—That’s which grass?

That’s switchgrass.

—That’s a rich grass.

The 29th of December.*

—A season that I’ll remember.


* In 2011, I should say,
which makes it a year ago today.


If pointers on nature photography are what you seek,
Check out items 6 and 15 in About My Technique.

© 2012 Steven Schwartzman

Written by Steve Schwartzman

December 29, 2012 at 6:20 AM

A different view of flameleaf sumac

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Flameleaf Sumac Leaflet Curling 0946

Click for greater clarity and size.

On the overcast and misty morning of December 6th I took pictures along Great Northern Blvd. in central Austin of a prairie flameleaf sumac tree, Rhus lanceolata, that still had plenty of color on it. The light was low but I didn’t want to introduce the harshness of flash, so I ended up using a high ISO and a wide aperture to take pictures in which only parts of my subject were in focus. I thought these would likely be the last photographs I’d take of colorful flameleaf sumac leaves for 2012, but you may recall that December 25 provided an unexpectedly late chance to take more.

If you’re interested in photography as a craft, you’ll find that points 1, 2, 9, 18, 20, and the seldom-invoked 11 in About My Techniques apply to this photograph.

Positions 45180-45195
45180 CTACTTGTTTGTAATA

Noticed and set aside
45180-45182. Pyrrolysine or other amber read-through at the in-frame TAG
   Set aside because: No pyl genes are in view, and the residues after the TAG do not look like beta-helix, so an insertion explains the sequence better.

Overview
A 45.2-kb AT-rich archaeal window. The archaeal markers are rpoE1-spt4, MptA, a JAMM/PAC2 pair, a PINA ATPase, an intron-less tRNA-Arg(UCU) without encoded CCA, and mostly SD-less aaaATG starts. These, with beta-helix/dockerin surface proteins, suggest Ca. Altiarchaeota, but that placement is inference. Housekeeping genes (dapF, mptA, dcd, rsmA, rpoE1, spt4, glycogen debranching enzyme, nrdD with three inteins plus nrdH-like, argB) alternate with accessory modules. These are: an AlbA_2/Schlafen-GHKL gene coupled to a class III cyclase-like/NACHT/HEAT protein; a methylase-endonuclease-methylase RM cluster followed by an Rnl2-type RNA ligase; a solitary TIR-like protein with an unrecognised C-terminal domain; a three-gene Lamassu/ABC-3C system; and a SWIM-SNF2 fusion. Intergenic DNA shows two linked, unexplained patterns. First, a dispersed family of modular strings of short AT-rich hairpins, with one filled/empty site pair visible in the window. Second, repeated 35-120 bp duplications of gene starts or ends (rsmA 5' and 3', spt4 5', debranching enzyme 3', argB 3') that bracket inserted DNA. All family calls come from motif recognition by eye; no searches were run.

© 2012 Steven Schwartzman

Written by Steve Schwartzman

December 28, 2012 at 6:21 AM

Still more red and green

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It’s been over a year since I posted a new picture of a Turk’s cap, Malvaviscus aroboreus, but that wildflower’s rich red against the bright green of its stalk and the duller green of the surrounding woods in Great Hills Park seems like an appropriate color combination for a post-December-25th post (though the picture is from October 15th*).

Note the slender insect at the left edge of the flower. Notice also the tiny granules near the tip of the staminate column, which remind me of caviar or minuscule pearls. It’s hard to see those granules, but you can click the icon below for a magnified view. You’ll also be able to get a better look at the little red “sea anemones” at the tip of the column.

Turk's Cap Flower 0215A

© 2012 Steven Schwartzman


* I wasn’t aware of October 15th having any significance, but the historyorb website lists things that happened on that date in various years. Some October 15th events are:

533  —  Byzantine general Belisarius formally enters Carthage, having conquered it from the Vandals.